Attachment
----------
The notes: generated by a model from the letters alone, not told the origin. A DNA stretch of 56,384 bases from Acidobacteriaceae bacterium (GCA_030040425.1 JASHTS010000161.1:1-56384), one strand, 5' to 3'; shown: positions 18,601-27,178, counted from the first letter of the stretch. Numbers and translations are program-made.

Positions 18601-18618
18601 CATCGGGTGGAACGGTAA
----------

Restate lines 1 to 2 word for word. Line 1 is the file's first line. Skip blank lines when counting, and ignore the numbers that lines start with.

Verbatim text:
The notes: generated by a model from the letters alone, not told the origin. A DNA stretch of 56,384 bases from Acidobacteriaceae bacterium (GCA_030040425.1 JASHTS010000161.1:1-56384), one strand, 5' to 3'; shown: positions 18,601-27,178, counted from the first letter of the stretch. Numbers and translations are program-made.

Positions 18601-18618